Following in the footsteps of the NFL and its multi-day music programming at the Super Bowl, Major League Baseball is aiming to engrain music performances into the World Series scene. MLB exec VP of business, Tom Brosnan, the champion of the league’s campaign to add music as a “warm-up” to the World Series, sees the sporting event as a “popular iconic, cultural venue” and envisions “…a day where every World Series game is a mini-festival unto itself.”
In an effort to model the NFL’s success with music programming, baseball execs will look to the league’s plan for Jan. 2014’s Super Bowl in New Jersey. The NFL has teamed up with VH1 to host six concerts in the weeks leading up to the biggest sporting event of the year. The “VH1 Super Bowl Blitz” will feature a show in each NYC borough as well as a performance in NJ. According to Rick Krim, VH1’s exec VP of talent and music programming, each show will be an underplay (well-known artists playing in smaller venues) and free tickets will be given away during the days leading up to the show. In addition to VH1’s platform, several other NFL sponsors are planning music activations during the week. Specifically, Citi and Anheuser-Busch are prepping big-budget shows to take place in iconic NYC venues.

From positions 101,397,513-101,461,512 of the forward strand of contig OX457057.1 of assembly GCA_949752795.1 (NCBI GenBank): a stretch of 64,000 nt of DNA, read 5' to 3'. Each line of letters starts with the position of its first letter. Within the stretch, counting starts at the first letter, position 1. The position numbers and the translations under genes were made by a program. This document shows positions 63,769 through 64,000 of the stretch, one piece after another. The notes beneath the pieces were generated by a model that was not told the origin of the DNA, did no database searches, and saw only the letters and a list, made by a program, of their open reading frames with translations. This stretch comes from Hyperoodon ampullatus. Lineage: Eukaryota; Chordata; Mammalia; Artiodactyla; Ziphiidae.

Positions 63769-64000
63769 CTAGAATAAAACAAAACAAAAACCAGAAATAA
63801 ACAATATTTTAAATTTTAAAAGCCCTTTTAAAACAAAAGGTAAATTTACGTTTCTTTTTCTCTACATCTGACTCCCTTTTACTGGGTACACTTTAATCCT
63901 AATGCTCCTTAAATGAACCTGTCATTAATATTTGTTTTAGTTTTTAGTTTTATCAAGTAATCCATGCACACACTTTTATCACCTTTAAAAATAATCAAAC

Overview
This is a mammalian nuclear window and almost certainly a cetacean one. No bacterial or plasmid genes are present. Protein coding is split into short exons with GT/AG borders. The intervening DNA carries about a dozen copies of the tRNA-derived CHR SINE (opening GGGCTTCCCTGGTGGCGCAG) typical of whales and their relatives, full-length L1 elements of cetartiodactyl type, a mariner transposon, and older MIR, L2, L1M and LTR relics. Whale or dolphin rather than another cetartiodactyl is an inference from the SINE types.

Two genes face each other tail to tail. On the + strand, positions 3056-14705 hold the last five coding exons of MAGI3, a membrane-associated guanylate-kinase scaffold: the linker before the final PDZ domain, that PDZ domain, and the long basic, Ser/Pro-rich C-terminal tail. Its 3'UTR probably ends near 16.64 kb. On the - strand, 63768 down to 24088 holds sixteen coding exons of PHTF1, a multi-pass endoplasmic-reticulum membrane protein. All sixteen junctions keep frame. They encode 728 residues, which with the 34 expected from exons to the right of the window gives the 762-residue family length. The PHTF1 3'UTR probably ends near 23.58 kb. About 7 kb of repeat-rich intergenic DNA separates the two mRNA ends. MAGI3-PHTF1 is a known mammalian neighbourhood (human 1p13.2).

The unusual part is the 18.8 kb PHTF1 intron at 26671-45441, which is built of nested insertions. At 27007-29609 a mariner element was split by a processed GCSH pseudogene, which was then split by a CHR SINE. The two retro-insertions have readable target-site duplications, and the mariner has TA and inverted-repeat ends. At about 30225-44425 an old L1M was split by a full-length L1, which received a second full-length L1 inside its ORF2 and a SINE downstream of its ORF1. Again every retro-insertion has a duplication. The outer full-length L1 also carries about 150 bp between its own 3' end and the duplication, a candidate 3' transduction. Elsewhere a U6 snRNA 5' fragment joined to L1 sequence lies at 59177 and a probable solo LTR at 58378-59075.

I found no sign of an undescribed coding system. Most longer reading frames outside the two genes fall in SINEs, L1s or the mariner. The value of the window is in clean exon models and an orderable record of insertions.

Although Major League Baseball remains behind the NFL in terms of music activation at the sports’ biggest events, the league does incorporate music into its brand. MLB’s all-star weekend featured performances from Mariah Carey, Pitbull, and Marc Anthony. Baseball’s advanced media division acquired digital distribution rights to the Global Citizen Festival in New York. Additionally, the MLB Fan Cave was the venue for a private post-season concern featuring acclaimed EDM artist, Avicii. And while no live performance seems to be in the works for this year’s World Series, baseball fans can expect to hear plenty of Pearl Jam on their television. The band’s recently released album, Lightning Bolt, will soundtrack this month’s coverage of the playoffs on Fox Sports.